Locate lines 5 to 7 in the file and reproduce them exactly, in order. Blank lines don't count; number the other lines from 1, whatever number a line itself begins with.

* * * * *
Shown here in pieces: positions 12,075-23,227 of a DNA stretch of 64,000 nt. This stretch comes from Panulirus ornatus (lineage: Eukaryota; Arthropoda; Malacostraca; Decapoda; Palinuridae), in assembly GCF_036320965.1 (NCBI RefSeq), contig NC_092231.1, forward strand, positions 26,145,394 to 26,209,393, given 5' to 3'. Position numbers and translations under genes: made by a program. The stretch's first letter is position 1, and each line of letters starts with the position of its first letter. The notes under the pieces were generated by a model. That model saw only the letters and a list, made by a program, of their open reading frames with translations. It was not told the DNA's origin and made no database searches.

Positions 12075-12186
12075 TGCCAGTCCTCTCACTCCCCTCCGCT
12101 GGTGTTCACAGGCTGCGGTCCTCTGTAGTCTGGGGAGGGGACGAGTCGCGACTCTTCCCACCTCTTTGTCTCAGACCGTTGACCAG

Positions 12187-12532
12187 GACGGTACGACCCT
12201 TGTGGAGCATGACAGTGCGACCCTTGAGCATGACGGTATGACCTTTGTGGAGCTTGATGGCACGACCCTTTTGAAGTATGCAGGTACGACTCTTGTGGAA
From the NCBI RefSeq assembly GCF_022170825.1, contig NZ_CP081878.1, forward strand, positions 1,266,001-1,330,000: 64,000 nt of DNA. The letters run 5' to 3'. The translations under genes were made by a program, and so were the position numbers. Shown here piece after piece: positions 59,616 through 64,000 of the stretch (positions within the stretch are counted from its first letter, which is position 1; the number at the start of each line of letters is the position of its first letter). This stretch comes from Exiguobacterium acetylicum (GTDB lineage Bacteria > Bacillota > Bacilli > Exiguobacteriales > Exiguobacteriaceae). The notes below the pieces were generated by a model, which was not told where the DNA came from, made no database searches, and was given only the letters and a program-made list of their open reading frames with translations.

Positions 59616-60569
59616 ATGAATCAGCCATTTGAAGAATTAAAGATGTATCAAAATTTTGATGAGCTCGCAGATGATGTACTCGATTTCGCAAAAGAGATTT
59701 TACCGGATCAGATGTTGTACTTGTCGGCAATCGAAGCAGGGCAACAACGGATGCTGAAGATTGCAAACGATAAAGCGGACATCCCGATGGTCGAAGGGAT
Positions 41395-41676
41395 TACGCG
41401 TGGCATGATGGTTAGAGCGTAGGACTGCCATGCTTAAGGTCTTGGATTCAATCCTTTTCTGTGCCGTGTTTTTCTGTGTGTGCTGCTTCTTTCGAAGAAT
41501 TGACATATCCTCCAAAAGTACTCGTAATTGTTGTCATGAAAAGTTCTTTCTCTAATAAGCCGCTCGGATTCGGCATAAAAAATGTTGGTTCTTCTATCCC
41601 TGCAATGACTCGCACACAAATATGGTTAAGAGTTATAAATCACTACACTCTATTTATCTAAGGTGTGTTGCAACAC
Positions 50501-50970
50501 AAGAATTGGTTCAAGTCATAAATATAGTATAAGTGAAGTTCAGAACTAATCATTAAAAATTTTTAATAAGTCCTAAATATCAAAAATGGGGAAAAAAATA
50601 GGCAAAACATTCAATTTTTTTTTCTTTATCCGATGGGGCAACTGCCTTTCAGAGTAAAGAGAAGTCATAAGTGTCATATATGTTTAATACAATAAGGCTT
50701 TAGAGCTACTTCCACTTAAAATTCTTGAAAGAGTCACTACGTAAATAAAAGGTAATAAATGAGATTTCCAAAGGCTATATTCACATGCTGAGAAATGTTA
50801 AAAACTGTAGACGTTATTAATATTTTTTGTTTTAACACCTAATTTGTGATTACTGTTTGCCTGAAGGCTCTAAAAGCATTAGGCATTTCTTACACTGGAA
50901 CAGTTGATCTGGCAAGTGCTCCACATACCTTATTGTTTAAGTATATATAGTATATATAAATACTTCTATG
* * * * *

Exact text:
Positions 12187-12532
12187 GACGGTACGACCCT
12201 TGTGGAGCATGACAGTGCGACCCTTGAGCATGACGGTATGACCTTTGTGGAGCTTGATGGCACGACCCTTTTGAAGTATGCAGGTACGACTCTTGTGGAA